CHICAGO, March 23, 2017 /PRNewswire/ -- The average tenure for chief marketing officers of leading U.S. consumer brand companies dropped from 44 months to 42 months, according to the 13th annual CMO tenure study by leadership consulting firm Spencer Stuart. This represents a two-year decline of six months, or 13%, over the last two years.
The study also looked at median tenure, which unlike the "average" tenure saw a very slight uptick from 26.5 months in 2015 to 27 for 2016. The CMO tenure data set is based on an analysis of the tenures of CMOs from 100 of the top U.S. most advertised brands as of December 31, 2016.
Nearly half (48%) of CMOs have been in the role for two years or less, consistent with 2015. However, there was a decline in the number of CMOs who have been in the role for three or more years, 34% in 2016 versus 41% in 2015 and 49% in 2014.
Who Are The New CMOs?
The 16 new CMOs for 2016 are somewhat less likely to be a first-time CMO or diverse than last year, but more likely to be female or promoted from within than the overall group of 98 sitting CMOs. Ten of new CMOs (63%) moved into the top marketing job for the first time versus 70% of the overall CMO group. Only one of the new CMOs (6%) represents a diverse background, compared with 9% of all CMOs included in the study. By contrast, five of the new CMOs (31%) are female, compared with 23% of all CMOs. Eleven (69%) of the new CMOs were promoted from within, versus 61% of all CMOs.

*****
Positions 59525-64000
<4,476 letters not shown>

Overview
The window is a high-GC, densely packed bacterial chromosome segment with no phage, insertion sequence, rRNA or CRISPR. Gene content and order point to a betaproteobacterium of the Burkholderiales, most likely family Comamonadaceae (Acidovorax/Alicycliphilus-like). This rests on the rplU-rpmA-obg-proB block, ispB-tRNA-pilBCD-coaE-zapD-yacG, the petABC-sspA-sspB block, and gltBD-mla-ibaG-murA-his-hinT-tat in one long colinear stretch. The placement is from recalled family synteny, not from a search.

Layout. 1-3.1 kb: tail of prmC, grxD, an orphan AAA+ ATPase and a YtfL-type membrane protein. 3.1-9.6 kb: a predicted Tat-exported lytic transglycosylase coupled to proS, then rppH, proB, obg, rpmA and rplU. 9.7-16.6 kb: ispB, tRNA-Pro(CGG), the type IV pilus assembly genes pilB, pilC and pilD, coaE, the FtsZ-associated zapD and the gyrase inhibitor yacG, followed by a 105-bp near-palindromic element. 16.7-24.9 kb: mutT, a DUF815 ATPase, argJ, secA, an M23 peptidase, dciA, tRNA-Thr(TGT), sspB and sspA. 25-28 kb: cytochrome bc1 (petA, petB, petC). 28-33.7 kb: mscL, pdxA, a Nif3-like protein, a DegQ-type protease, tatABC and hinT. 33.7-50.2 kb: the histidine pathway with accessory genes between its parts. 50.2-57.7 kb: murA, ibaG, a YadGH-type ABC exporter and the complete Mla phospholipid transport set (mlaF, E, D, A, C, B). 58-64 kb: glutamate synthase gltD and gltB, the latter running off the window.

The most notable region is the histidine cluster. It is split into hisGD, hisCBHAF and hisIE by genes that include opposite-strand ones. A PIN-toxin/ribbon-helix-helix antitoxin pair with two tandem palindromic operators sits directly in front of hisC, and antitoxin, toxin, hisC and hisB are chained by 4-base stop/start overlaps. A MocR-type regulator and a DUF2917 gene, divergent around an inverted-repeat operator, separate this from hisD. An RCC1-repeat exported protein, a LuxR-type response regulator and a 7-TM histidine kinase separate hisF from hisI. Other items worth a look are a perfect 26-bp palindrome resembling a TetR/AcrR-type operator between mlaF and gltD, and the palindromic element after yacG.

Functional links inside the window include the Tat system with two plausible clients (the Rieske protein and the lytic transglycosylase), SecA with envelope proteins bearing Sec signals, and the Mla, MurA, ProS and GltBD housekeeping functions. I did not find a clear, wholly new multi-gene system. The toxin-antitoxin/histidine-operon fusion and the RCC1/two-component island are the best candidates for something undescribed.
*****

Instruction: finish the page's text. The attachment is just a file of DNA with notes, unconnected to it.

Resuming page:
About Spencer Stuart
At Spencer Stuart, we know how much leadership matters. We are trusted by organizations around the world to help them make the senior-level leadership decisions that have a lasting impact on their enterprises. Through our executive search, board and leadership advisory services, we help build and enhance high-performing teams for select clients ranging from major multinationals to emerging companies to nonprofit institutions. For more information on Spencer Stuart, please visit www.spencerstuart.com.
SOURCE Spencer Stuart